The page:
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Create Search Definitions

If you want to define your own searches, you can do so using the SQL Editor, Query Builder or an Add-In, through the 'New Search' dialog. User-defined searches are stored in the user application data for the machine being used, and not in the project repository.

Access

Ribbon

Start > Explore > Search > Search in Model :      or

Design > Element > Manage > Search Model : 

Menu

Edit | Search in Model : 

Keyboard Shortcuts

Crtl+F  :     or

Ctrl+Alt+A  : 

Create a new search definition

Field/Button

Action

See also

Name

Type a name for the search.

Query Builder

Click on this radio button to create your search through the internal search editor.

SQL Editor

Click on this radio button to create your search by directly writing SQL statements.

(For advanced users.)

Add-In Search

Click on this radio button to define the search as a function of an Add-In.

Add-In Name and Method

(Available if you have selected the 'Add-In Search' radio button)

Type in:

  • The name of your Add-In
  • A period (full stop) and
  • The name of the method to be called whenever the search is run (for example, MyAddin.RunThisMethod); this search can be exported and distributed as a part of your Add-In
Add-In Search

OK

Click on this button to create the new search and close the dialog.

The search builder panel opens underneath the toolbar. For:

  • An Add-In search, no further action is required; click on the icon to  close the search builder panel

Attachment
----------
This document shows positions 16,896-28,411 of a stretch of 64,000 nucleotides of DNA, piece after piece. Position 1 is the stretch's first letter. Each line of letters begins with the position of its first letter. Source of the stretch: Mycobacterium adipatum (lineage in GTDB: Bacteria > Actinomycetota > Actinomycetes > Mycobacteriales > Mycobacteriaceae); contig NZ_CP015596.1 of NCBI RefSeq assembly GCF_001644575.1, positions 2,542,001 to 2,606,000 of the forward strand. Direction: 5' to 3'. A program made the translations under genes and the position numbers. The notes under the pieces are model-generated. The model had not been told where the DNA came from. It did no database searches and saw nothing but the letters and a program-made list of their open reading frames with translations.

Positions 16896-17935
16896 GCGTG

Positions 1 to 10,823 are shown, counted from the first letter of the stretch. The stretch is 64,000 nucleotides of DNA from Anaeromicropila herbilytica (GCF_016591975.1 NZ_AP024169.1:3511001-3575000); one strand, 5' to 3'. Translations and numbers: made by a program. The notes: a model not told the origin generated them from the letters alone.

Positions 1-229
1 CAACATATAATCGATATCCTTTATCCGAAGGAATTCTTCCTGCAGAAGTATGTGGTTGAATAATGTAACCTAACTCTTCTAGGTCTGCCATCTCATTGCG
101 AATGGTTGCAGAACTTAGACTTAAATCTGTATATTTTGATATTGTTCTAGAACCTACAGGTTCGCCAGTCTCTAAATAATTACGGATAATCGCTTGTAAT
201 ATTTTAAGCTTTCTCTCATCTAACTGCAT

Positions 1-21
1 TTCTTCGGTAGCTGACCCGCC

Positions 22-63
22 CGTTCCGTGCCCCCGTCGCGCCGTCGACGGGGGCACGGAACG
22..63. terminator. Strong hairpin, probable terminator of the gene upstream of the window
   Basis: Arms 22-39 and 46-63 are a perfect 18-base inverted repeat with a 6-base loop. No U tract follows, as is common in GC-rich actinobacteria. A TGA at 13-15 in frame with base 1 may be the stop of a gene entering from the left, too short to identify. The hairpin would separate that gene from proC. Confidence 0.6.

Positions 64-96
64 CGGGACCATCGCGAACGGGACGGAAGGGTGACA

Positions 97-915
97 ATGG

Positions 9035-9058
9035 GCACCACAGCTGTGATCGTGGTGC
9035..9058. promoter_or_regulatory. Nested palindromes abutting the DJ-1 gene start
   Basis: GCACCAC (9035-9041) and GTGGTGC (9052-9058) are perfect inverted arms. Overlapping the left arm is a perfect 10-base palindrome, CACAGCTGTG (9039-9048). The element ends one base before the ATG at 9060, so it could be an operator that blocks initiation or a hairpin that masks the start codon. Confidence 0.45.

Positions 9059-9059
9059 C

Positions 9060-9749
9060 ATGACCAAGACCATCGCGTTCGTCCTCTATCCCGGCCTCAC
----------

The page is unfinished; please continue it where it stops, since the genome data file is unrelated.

• A Query Builder search, the panel defaults to the 'Query Builder' tab and you can start adding filters and constructing the search; see the Define and Modify Searches topic
  • An SQL search, the panel defaults to the 'Query Builder' tab and you can start to create the SQL statement for the search, as in Create SQL Search

The Search Builder also provides an 'SQL Scratch Pad' tab, which you can use to create and test SQL statements before copying them across to the 'Query Builder' tab.

SQL statements on the 'SQL Scratch Pad' are not attached to any search and are not the focus of any operations initiated from the 'Find in Project' toolbar.

Define & Modify Searches

Cancel

Click on this button to abort the search creation and close the dialog.

Create SQL Search

You can create SQL statements using the SQL Editor through the 'Query Builder' tab. The SQL editor is based on the common Code Editor, and provides an Intelli-sense autocompletion list populated from the Enterprise Architect repository structure.

To display the autocompletion list, position the cursor after a command and press Ctrl+Spacebar.

A simple search might be to locate an object from a table, given a search term that the user enters in the 'Search Term' field, such as:

     SELECT * FROM t_object WHERE NAME='<Search Term>'

In the WHERE statements you can also use #xxx# macros as string replacers, so that the same search can be used by different people in different environments. These macros are all case-sensitive. They include:

Macro

Description

See also

#WC#

Gets the appropriate wild card for the current database, so the search can be performed on models on different databases. For example:

     t_object.Name LIKE '#WC#Test#WC#'

#Author#

Takes the user name from the 'Author' field in the 'Preferences' dialog 'General' page, so the defined search can be performed on objects created by that user (this value can be manually re-set in the 'Preferences' dialog).

#DB=<DBNAME>#

<DBNAME> can be one of:

  • MYSQL
  • JET
  • ACCESS2007
  • ORACLE
  • SQLSVR
  • ASA
  • POSTGRES
  • FIREBIRD

This only uses the section of code between two matching #DB=<DBNAME># macros if the current database type matches the specified DBNAME; it can be used where a section of the SQL might require special handling depending upon the current database type. For example: